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Deconstructing art deco

Throughout Miami Beach’s 100-year history, the historic Art Deco District has remained the most icon visual element of the classic Miami Beach look. These squarely shaped, retro buildings, shaded pastel pink and minty green, may define Miami Beach to the rest of the world, but to long-time Beach residents, the historic Art Deco district resurrected the island in the midst of a sordid past.

It once housed bootleggers and mobsters, later devolving into a sleepy retirement village before becoming a battleground for high-level drug smugglers. But throughout the 1980s and 1990s, the Art Deco District enjoyed a revitalization that would cement Miami Beach’s reputation as a world-class travel destination. And even as the city’s star keeps rising, alongside rising sea levels, real estate prices, and opportunities for monstrous modern development, these geometric architectural beauties interspersed among the glass towers inspire nostalgia for a bygone era. It’s an era that birthed the country’s largest cohesive district of Art Deco buildings, and made Miami Beach an icon of 1930s glamor.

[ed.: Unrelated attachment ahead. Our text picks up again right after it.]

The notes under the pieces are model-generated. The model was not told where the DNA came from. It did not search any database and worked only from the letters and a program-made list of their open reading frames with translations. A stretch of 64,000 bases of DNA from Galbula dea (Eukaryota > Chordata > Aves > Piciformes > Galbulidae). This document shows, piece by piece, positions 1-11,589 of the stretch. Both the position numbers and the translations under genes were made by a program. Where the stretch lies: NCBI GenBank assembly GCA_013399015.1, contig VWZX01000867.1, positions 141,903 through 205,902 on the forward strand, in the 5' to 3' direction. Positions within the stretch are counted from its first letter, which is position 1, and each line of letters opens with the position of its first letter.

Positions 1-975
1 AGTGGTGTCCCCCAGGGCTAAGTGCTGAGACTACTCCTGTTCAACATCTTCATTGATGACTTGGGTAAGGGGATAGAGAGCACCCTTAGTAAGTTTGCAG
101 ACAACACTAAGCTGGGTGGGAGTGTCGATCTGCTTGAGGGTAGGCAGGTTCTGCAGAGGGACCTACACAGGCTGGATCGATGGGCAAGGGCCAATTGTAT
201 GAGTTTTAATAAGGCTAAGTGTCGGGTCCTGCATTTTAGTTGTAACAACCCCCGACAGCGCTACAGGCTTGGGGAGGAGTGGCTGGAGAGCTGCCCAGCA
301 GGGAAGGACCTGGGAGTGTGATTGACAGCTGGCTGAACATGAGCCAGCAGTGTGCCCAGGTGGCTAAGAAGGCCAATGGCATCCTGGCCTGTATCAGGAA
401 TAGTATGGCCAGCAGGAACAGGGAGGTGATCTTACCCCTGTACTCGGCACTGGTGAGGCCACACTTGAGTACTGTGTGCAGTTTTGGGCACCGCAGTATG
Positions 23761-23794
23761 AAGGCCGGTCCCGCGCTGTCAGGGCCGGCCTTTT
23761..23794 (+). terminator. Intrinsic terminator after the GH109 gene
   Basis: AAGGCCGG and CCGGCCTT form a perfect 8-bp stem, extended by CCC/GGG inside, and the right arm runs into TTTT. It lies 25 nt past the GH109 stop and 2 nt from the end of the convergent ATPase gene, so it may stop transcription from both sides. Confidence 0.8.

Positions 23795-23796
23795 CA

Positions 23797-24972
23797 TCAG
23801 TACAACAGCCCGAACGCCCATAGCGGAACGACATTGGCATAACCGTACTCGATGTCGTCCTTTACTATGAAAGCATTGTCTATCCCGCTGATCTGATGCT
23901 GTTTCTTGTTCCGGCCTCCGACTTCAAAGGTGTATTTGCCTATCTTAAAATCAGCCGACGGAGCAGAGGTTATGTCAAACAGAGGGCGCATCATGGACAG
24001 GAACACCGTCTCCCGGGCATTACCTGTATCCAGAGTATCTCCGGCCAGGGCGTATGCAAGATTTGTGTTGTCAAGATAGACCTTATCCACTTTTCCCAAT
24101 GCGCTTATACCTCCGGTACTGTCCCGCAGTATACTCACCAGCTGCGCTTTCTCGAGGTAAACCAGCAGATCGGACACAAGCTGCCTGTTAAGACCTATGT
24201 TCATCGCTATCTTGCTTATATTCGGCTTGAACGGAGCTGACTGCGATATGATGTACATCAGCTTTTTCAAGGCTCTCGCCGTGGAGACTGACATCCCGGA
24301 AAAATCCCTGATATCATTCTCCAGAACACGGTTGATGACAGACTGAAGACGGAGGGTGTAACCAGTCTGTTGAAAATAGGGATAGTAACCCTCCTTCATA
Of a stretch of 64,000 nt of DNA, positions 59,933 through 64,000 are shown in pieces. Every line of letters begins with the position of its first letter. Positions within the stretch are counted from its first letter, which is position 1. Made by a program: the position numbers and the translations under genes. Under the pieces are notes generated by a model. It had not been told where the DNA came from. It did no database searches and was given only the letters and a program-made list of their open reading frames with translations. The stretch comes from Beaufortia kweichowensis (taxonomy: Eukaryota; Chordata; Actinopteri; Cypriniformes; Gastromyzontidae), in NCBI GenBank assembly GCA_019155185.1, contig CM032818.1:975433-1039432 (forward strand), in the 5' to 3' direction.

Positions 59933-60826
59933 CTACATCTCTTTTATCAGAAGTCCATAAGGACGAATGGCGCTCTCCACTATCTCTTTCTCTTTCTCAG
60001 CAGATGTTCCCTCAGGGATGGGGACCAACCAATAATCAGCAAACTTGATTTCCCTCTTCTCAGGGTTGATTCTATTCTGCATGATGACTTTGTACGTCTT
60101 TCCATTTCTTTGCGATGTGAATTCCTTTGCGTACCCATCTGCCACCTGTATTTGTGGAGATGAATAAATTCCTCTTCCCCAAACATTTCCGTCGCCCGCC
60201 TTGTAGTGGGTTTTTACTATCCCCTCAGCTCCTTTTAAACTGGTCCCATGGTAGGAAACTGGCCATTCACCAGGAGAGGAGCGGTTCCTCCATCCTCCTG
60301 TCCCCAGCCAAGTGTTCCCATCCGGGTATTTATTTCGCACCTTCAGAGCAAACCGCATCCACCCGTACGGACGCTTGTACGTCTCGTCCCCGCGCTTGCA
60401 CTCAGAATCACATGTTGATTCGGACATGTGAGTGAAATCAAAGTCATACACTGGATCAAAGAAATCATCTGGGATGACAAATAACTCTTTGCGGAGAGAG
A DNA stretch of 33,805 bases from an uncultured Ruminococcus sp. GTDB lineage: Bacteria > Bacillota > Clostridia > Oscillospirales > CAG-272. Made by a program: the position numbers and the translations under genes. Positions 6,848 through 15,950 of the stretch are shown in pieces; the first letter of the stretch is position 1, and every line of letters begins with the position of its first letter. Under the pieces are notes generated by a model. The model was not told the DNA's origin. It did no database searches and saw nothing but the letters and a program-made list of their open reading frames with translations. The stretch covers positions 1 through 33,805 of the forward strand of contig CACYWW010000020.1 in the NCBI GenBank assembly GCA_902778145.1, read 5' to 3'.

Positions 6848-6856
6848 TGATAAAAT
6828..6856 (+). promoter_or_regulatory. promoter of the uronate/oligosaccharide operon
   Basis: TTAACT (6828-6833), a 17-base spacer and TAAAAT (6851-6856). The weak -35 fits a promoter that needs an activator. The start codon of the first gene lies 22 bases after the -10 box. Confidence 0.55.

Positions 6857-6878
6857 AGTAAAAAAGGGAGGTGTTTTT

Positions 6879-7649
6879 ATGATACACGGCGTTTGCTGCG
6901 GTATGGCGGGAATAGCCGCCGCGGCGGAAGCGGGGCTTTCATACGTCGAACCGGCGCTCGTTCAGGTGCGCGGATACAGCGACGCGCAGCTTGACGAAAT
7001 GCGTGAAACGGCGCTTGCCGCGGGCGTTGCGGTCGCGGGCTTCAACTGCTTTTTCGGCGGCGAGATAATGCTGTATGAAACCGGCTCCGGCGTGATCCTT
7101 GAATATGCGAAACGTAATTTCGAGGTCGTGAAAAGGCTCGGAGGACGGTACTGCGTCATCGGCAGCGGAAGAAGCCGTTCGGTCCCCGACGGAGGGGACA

75¢ an acre

The history of Miami Beach begins as Henry Flagler was setting his sights on a swampy wasteland positioned in the southernmost point of the United States, and Quaker brothers John and Henry Lum were struggling to keep their coconut farm afloat. The mosquito-infested sand strip they had purchased in 1870 for 75¢ an acre had inspired their new venture. They would plant and harvest coconuts to sell to their partners in the northern United States. However, when the Lum brothers’ plan proved unprofitable due to a lack of viable transportation, they unloaded their burden onto New Jersey farmer John Collins, freshly arrived with plans of his own.